In Rhode Island Case, Chief Justice Roberts Once Again Uses Shadow Docket to Maintain The Status Quo

Chief Justice Roberts is a riddle wrapped in an enigma made of cellophane. He perplexes people until he acts, and once he acts, his rationale is completely transparent. The latest entry on the shadow docket illustrates this point. In a series of recent election cases, the Chief (almost certainly) voted to grant emergency relief. In each case, the lower court had issued some sort of injunction that altered the status quo before the election election. The Chief intervened to restore the status quo.

Today in RNC v. Common Cause, the Chief declined to intervene, because an injunction would disturb the status quo. In this case, Rhode Island and civic groups reached a settlement that would waive the requirement to have absentee ballots signed in the presence of two witnesses or a notary. The district court approved that settlement. And that rule was in effect for the June election. The RNC challenged the agreement, and lost in the lower court. The RNC then sought emergency relief from the Supreme Court. The order is a single paragraph:

The application for stay presented to Justice Breyer and by him referred to the Court is denied. Unlike Merrill v. People First of Alabama, 591 U. S. ___ (2020), and other similar cases where a State defends its own law, here the state election officials support the challenged decree, and no state official has expressed opposition. Under these circumstances, the applicants lack a cognizable interest in the State’s ability to “enforce its duly enacted” laws. Abbott v. Perez, 585 U. S. ___, ___ n. 17 (2018). The status quo is one in which the challenged requirement has not been in effect, given the rules used in Rhode Island’s last election, and many Rhode Island voters may well hold that belief.

The phrasing is a bit strange. The waived requirement (eliminating the need for two witnesses) was in effect for the June election. The “challenged requirement” (which required witnesses) was not in effect in June. Therefore, to keep the waived requirement in place is to maintain the status quo.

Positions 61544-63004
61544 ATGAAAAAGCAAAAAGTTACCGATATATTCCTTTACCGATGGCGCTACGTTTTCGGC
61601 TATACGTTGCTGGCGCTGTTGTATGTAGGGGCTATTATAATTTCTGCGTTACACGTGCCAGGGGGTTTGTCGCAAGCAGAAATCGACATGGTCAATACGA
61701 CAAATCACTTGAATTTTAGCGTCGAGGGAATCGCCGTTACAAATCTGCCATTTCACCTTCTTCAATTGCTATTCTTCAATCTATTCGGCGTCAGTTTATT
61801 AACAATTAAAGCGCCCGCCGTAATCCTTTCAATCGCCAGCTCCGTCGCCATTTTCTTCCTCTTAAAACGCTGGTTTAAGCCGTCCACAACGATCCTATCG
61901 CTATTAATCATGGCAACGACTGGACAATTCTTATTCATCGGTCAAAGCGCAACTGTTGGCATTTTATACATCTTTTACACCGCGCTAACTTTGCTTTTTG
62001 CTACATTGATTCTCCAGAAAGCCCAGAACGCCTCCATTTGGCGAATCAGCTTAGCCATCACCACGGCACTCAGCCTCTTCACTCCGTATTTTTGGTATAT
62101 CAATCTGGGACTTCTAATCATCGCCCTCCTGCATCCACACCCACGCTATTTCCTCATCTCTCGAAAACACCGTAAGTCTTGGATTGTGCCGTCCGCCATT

SCOTUSBlog provides some background:

The justices on Thursday morning turned down the Republicans’ request. Although the Supreme Court rarely provides an explanation for its rulings in emergency appeals, the order denying the Republicans’ request noted that this case was different from the Alabama case “and other similar cases where a State defends its own law” because the Rhode Island election officials supported the consent decree waiving the witness requirement, and no other state official had opposed it. Moreover, the court added, because the state had waived the witness requirement in its June election, that is the status quo, “and many Rhode Island voters may well hold that belief.” Although brief, the court’s explanation may have been intended not only to outline its reasoning in this case, but also to provide some guidance for lower courts in the election-law cases that are certain to come over the next few months.

This order is consistent with Jon Adler’s observations about the Chief and injunctions: always maintain the status quo.

Going forward, if blue states and progressive civic groups reach favorable consent decrees, the Chief will not intervene.

Justices Thomas, Alito, and Gorsuch dissented. Justice Kavanaugh did not join the dissenters. Had he done so, it would have been obvious who was in the majority. Perhaps Justice Kavanaugh agrees with the Chief. Who knows?


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